Beryl Showers Holland
Beryl Showers decided she needed more in her life than just time spent studying at May Wright Sewell’s Classical School for Girls in Indianapolis. So she and six gal pals formed a sorority so they could enjoy social time together.
In time, this expanded to the statewide Tri Kappa we know today.
“I just needed something else to do,” Beryl says. “Studying all the time is boring. I needed to spend quality time with my friends, so, hey, I started a sorority!” After electing officers and writing a constitution (part of which still stands today), Beryl and Co. decided to branch out to their hometowns.
“I got Bertha Matthews to join me during spring break 1901 in Btown,” Beryl says. “Two years later, we had our first statewide convention with four chapters participating – Bloomington, New Harmony, Paoli and Bedford. We met at the Old Opera House on the southside of the courthouse square.”
In the early days, Tri Kappa’s emphasis was on feeding and clothing the less fortunate.
“We felt like those were worthy causes,” Beryl says. “I know our Alpha chapter now has expanded the giving to over $16,000 to charity, culture and education. That’s amazing!”
Things in the Alpha chapter sure have changed since Beryl was in charge. Through the years, the Btown Tri Kappas have raised funds via bridge parties, style shows, pecan sales and the memorable Tri Kappa Follies in 1962.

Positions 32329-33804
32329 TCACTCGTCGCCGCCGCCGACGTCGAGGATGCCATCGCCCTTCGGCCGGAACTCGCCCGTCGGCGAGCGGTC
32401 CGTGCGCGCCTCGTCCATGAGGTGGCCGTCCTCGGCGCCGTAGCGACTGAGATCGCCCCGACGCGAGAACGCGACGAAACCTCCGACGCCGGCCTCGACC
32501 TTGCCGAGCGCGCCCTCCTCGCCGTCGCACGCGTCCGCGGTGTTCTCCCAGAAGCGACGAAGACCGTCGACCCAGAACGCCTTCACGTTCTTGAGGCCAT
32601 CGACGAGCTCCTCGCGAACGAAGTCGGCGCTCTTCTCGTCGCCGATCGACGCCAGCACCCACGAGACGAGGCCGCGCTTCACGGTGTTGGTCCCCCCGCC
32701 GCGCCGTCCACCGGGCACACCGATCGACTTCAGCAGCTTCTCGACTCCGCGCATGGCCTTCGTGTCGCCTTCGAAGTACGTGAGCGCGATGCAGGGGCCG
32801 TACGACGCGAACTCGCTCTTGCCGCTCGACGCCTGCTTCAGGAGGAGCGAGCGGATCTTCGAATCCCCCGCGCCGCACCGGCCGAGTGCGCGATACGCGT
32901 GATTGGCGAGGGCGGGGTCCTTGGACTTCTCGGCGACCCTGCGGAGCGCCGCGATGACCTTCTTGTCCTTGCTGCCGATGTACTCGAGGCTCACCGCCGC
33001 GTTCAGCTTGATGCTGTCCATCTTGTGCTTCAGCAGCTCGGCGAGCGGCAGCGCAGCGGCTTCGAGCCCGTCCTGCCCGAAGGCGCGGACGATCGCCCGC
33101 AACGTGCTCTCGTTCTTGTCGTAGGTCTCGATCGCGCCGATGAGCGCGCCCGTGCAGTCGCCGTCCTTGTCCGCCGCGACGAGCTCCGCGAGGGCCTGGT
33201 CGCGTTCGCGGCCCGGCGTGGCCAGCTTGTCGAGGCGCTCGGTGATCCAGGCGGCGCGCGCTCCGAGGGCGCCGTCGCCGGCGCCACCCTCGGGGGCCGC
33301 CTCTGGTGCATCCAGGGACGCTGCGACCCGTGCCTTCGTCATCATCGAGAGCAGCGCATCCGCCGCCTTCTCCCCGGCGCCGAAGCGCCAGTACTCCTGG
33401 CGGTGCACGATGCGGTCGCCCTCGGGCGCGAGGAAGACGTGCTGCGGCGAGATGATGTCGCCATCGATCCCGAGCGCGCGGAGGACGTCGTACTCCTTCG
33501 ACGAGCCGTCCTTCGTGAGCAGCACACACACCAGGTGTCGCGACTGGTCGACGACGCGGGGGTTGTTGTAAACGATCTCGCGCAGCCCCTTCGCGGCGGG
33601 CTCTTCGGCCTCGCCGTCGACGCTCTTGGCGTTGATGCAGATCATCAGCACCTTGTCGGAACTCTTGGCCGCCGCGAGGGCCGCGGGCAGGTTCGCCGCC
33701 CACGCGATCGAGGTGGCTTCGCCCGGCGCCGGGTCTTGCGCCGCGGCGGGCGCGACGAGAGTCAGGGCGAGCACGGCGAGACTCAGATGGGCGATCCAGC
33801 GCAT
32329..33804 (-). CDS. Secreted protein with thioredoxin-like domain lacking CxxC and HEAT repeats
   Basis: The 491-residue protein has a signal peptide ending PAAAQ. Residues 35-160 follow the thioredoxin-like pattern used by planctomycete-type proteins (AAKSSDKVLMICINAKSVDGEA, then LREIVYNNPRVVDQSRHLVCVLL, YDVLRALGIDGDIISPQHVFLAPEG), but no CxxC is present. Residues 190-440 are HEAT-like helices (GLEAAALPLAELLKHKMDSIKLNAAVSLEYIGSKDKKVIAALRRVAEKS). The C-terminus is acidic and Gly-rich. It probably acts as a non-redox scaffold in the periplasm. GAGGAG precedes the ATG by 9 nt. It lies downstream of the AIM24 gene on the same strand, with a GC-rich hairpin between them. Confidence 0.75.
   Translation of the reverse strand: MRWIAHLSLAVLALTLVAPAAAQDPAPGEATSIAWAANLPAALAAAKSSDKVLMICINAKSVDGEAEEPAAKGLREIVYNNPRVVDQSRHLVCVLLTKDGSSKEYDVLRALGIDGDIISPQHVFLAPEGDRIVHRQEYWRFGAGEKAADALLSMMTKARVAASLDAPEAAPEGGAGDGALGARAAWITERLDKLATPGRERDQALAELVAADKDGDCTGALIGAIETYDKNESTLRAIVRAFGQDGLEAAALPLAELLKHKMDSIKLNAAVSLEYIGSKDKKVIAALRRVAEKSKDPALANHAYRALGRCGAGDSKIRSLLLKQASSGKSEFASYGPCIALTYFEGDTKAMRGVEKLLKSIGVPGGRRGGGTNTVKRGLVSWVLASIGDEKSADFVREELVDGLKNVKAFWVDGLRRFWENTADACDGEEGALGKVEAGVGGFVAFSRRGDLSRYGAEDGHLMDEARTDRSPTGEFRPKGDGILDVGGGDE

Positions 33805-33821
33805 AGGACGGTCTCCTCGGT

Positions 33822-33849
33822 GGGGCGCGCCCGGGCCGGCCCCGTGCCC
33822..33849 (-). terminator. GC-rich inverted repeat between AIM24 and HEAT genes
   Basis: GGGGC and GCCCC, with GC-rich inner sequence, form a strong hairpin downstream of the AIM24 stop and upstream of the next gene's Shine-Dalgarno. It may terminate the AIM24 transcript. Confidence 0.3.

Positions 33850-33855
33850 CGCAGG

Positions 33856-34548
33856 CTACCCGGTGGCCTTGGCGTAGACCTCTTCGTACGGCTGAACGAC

“But I really wish I had thought of Blingo before Amanda Burnham did,” Beryl says. “I would have loved to wear a tutu!”
Beryl and her husband, Dr. J.E.P. Holland, were the parents of one son, Charles. The family lived at 316 N. Washington St. When she wasn’t keeping house or caring for her son (women didn’t work outside the home much in Beryl’s day), she was actively involved in Republican politics (she was the first acting GOP national committeewoman from Indiana) and the Trinity Episcopal Church.
She also worked with the Hoosier Art Salon, T.B. Association, hospital board, Public Health Association, State Board of Education and Local Council of Women.
“It was hard to be a college-educated woman back then,” Beryl says. “I had a lot of time on my hands, so I tried to make a difference through philanthropic work.
“I do hope the things I did – especially starting Tri Kappa – made a difference to this great town we all call home.”
(Writer’s note: Being the seasoned journalist I am, I have to admit that I took liberty with Beryl’s quotes. — Nancy Gettinger)
More About Beryl:
Member of the Kappa Kappa Gamma sorority at Indiana University
Monroe County Hall of Fame inductee
Loved her wonderful grandchildren James and Leah
Valued “faith, family and community” above all else
Has a huge plaque honoring her at the Bloomington hospital